If you like her books, you should also try Michele Bardsley. The first one in her series is "I'm the Vampire That's Why". The second in the series is due out in July. (She also has a Yahoo group)

For non-paranormal reads......some of what I've read lately are: The Temperance Brennan series by Kathy Reichs (The show Bones is based on these books although the only commonality are the main character's name and profession), JD Robb's In Death series, Janet Evanovich.......I love Bob!. Some other authors that are worth a look are Dana Stabenow, PJ Tracy, Jeffrey Deaver, Charlaine Harris (multiple series), Carol O'Connel.........having a brain cramp now. When I think of more, I'll post. (can you tell I'm a voracious reader??? :crazy: )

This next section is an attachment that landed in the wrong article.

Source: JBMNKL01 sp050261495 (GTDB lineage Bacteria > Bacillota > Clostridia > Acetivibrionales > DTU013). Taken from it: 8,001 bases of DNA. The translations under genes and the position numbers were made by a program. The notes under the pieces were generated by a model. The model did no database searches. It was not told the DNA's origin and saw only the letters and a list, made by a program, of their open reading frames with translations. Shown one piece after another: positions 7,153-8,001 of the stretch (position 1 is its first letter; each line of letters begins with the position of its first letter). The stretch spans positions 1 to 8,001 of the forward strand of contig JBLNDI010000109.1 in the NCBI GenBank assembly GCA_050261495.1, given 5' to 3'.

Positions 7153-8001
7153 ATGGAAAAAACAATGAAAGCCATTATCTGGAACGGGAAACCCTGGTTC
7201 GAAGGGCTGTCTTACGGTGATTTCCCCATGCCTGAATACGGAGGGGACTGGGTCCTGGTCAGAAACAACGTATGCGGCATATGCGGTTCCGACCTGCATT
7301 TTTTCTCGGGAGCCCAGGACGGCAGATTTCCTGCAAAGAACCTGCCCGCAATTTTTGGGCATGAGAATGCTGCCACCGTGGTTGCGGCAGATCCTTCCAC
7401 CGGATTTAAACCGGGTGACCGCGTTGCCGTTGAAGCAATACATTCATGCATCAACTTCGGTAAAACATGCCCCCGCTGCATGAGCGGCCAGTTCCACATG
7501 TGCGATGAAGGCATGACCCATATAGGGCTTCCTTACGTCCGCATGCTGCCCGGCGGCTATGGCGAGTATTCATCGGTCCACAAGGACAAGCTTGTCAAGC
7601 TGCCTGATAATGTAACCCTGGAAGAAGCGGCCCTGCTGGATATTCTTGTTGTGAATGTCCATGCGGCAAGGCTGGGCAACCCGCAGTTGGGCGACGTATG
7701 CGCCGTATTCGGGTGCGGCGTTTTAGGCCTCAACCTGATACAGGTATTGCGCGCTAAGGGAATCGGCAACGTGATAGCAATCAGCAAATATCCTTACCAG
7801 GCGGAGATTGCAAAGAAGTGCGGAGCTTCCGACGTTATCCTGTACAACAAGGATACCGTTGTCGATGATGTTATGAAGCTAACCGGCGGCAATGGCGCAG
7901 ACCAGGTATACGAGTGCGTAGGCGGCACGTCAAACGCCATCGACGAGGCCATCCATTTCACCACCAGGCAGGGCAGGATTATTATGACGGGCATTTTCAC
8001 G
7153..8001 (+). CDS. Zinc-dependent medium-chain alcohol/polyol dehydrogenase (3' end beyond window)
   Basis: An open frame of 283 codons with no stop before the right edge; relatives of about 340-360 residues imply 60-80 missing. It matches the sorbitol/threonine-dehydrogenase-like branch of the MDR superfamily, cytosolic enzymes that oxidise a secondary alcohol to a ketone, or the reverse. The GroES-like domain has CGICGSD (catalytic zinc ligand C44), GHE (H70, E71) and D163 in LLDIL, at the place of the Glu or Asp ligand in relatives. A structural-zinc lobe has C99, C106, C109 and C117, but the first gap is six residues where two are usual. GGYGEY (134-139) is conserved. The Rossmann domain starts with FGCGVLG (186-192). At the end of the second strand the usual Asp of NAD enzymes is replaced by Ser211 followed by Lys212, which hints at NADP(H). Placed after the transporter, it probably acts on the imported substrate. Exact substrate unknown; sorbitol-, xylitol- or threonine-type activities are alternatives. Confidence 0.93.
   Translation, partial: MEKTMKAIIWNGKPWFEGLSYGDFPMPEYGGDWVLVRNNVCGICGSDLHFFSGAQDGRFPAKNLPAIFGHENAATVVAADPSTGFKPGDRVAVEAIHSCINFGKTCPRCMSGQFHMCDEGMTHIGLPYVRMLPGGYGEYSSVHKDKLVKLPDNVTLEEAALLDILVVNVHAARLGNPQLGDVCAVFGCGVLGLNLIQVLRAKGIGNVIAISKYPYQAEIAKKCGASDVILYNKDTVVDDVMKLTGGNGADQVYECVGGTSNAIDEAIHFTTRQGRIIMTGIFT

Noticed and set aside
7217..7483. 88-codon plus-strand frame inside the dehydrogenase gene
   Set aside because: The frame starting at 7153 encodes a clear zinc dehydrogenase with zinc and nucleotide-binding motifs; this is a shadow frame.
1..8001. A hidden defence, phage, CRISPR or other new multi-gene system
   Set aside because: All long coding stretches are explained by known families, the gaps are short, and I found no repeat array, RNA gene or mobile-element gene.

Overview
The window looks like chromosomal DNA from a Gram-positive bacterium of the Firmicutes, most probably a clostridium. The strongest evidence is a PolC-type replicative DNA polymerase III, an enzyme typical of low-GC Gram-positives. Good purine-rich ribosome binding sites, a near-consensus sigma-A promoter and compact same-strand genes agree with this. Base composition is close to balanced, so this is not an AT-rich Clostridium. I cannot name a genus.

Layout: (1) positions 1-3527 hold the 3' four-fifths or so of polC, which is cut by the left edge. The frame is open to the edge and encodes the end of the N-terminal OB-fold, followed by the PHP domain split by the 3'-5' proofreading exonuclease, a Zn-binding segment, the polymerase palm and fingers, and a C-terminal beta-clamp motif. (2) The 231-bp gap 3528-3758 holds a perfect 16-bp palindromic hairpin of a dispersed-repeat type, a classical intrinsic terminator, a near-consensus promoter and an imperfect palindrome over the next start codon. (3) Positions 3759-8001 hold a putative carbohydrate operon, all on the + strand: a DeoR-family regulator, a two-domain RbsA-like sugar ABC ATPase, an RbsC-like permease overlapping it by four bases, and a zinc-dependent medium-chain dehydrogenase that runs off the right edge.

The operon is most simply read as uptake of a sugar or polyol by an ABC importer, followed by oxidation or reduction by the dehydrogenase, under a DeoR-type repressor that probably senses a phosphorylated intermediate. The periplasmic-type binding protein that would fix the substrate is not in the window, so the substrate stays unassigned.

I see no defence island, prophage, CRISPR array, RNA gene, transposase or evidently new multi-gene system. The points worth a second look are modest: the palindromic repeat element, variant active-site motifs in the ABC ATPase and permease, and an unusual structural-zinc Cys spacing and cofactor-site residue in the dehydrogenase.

Sue C

Active Member
I rarely read fiction. Right now I'm reading all of the following books:

Naomi's Guide to Aging Gratefully by Naomi Judd (LOVE it so far!)

Stop Walking on Eggshells (taking your life back when someone you care about has borderline personality disorder) by Paul Mason & Randi Kreger (good book)

I Hate You - Don't Leave Me (understanding borderline personality) by Jerold Kreisman & Hal Straus (just started this)

Drug Therapy & Personality Disorders by Shirley Brinkerhoff

I've also been reading lots of books on marketing for promoting husband's website/business. I've also been browsing through cookbooks, including cookbooks for kids (looking for recipes I can make). LOL



Active Member
And now for something completely different - our family's favourite author, Terry Pratchett. It's fantasy satire and very brain-stretching although it doesn't feel it at the time. If one joke sails past you, the next one round the corner will attack you with a fit of giggles. A strong English flavour, n a down to earth way.